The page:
I still remember the first incident report I ever read. It went something like this:
The grader slid off the road and became stuck in the ditch. We backed up one of the pickup trucks to the grader and attached a chain from the truck to the grader and attempted to pull the grader out of the ditch with the truck. Once we pulled forward with the truck, the chain broke, snapped back and broke the rear window of the pickup truck. We inspected the initial damage and then we backed up the pickup truck closer to the grader and reattached the broken chain and tried again to pull the grader out of the ditch. The chain broke a second time. The broken chain was too short to attach between the pickup and grader so we called for a tow truck.
Luckily no one was injured, and with the proper equipment the grader was safely pulled out of the ditch. Like so many near misses, this one could have easily turned tragic (learn more in Near Misses: What They Are and Why You Should Report Them).
If It Hasn't Killed Me Yet...
We're all guilty of some level of believing in our own immortality simply because something hasn't killed us yet. In this case, despite the first close call for the crew that damaged the chain they were using and the window of the truck they were sitting in, they decided to give it a second try.
Look at the situation above again. The steel chain arguably could have been the right tool for the job, but righting a grader with a crew truck – a regular pickup truck – was questionable from the start.
When the steel chain broke and the force it was under whipsawed it towards the cab with enough force to shatter the rear window, they didn't say a small prayer for their luck and call for a tow truck with a professional trained in moving stranded equipment. Instead, they took the now-compromised chain – the one that clearly didn't hold the first time – and MacGyvered it up for another try.
This is the stuff that keeps safety professionals up at night.
The Muddy Motivation Behind Accidents
Another thing that keeps us up at night is not knowing the "why" of an incident, or at least not knowing the full explanation behind it. I’m not sure whether the crew was afraid to report that they drove the grader off the road to the superintendent or whether they were afraid it would set their productivity back and impact their pay. Maybe there was pride or some other psychological factors at work and they believed they could solve their own problem more quickly than a tow truck. Or maybe they had done it a dozen times before without a problem (learn more about Safety and Overconfidence).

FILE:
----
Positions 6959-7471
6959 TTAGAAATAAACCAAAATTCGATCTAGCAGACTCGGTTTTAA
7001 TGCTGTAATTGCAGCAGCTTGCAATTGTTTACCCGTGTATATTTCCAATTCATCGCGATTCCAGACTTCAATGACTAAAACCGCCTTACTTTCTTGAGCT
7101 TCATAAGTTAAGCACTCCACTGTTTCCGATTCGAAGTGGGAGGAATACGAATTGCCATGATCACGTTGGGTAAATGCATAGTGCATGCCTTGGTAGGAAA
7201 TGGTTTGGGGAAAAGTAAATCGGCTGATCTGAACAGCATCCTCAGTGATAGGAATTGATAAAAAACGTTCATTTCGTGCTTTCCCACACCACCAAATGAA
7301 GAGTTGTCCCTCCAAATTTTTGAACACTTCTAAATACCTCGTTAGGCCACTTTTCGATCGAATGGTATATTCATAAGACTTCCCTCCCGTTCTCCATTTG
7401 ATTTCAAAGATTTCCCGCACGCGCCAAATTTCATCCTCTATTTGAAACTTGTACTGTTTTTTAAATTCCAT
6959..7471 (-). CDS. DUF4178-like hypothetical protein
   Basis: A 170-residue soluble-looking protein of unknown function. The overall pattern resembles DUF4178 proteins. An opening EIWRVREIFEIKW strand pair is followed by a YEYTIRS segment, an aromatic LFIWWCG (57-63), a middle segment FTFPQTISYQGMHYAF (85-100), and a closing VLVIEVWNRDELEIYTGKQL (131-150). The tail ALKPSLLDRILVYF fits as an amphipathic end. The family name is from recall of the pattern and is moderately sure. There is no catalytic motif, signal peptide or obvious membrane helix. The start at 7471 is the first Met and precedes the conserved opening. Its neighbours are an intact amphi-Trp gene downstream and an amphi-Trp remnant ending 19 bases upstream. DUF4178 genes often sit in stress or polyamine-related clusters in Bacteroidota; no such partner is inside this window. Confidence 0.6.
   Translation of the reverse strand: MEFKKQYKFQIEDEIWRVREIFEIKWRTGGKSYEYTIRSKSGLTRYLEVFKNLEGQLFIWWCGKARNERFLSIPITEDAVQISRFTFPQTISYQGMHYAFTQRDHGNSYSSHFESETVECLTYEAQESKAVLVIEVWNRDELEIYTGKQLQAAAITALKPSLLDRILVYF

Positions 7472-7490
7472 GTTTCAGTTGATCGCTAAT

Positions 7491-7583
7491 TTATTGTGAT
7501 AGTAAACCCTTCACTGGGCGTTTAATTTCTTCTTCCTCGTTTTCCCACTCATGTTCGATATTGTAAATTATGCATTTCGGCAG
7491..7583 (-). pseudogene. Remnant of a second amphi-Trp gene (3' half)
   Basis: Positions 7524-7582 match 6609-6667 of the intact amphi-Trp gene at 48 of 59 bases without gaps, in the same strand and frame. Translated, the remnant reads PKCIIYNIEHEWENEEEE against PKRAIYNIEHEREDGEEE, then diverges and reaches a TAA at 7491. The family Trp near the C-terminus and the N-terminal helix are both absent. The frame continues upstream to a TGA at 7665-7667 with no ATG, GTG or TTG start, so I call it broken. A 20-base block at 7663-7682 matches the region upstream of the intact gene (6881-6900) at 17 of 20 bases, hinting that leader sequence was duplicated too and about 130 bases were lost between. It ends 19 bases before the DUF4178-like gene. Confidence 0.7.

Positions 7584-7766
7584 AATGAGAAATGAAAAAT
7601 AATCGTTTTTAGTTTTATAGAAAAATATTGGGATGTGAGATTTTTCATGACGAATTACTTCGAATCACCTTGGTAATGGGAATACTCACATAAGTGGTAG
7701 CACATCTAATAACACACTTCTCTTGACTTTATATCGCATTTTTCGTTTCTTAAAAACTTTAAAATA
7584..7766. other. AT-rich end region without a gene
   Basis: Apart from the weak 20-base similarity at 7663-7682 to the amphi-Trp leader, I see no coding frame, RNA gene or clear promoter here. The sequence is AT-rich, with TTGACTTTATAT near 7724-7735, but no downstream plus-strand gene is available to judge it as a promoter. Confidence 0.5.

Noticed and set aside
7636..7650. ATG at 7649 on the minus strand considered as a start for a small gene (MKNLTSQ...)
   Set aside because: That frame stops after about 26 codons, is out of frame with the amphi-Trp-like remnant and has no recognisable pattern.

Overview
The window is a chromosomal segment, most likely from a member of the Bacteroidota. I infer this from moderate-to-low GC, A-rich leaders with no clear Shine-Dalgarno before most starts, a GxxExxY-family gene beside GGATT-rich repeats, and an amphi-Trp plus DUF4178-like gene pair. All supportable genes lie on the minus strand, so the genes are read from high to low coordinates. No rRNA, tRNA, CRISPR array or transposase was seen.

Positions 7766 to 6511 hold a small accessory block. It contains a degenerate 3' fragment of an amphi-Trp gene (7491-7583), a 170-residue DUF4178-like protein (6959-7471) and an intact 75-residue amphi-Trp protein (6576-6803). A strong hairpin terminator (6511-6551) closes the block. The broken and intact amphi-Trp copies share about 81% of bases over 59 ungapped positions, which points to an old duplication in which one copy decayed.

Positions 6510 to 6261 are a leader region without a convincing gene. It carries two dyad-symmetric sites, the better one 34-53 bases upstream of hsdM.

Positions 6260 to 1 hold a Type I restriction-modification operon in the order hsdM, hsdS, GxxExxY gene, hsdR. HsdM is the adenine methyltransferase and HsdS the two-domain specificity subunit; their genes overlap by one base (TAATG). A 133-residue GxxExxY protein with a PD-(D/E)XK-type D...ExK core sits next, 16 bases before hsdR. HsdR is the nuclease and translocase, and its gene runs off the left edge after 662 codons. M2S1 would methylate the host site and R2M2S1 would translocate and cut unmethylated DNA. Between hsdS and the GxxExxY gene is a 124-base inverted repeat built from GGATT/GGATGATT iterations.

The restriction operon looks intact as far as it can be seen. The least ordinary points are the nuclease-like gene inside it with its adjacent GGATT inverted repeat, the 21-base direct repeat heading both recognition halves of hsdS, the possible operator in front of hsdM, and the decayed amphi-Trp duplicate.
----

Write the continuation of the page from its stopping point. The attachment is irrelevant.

I can tell you the superintendent couldn’t believe these guys would risk their personal wellbeing for something as simple as righting a grader. I remember him shaking his head, saying "I can’t believe they tried to tow the grader with a chain once, let alone twice! Especially after almost killing the driver. What were these guys thinking?" If someone had been hurt, the members of the crew would likely have been struggling with that question themselves.
Short-Term Versus Long-Term Considerations
At our core, all of us want to do a great job. We want to be seen as competent people who get things done.
That's a great attitude to have, but the problem is that it sometimes leads us to prioritize small, short-term gains over big, long-term pain. Statistics keep pouring in that show us workers are taking risks that simply aren't worth it – not in terms of company dollars and certainly not in terms of individual life and limb.
Doing a job safely compared to unsafely is a matter of minutes, at most. Is saving five minutes by not using chainsaw chaps going to make a big difference to the arborist's annual income? That small gain in productivity is hardly worth losing a leg and the lifelong financial and physical limitations that come with it (see Chainsaw Safety 101 for more advice on staying safe with that dangerous tool).
Got Lemons? Make Lemonade
The best thing to come out of the attempt to right a grader with a pick-up truck was the learning opportunity it created. As an organization, we were able to bring in all the crews and discuss proper protocols for towing.
More importantly, it was an opportunity for the crews to understand their health and safety was more important than a piece of equipment or a project delay. Everyone agreed that seeing someone injured for something so small and easily avoidable was awful. By extension, they could see how even risking that possibility was a terrible idea. The meeting improved the safety culture and we were all better for it.
Don't Die Over Minutes
We put our lives on the line all too often to save a few hours or hit some arbitrary deadline that, quite frankly, is not worth it.
People lose arms trying to tighten a screw without shutting down their equipment. They lose an eye because they didn't want to waste time running back to the truck for safety glasses. They lose their lives trying to adjust a chain when the load is instead of lowering it back down and lifting it back up again.
If there was one message I could send you to every safety meeting with, it would be not to die over a few minutes. Saving those few minutes at the expense of safety could well cost you the rest of your life.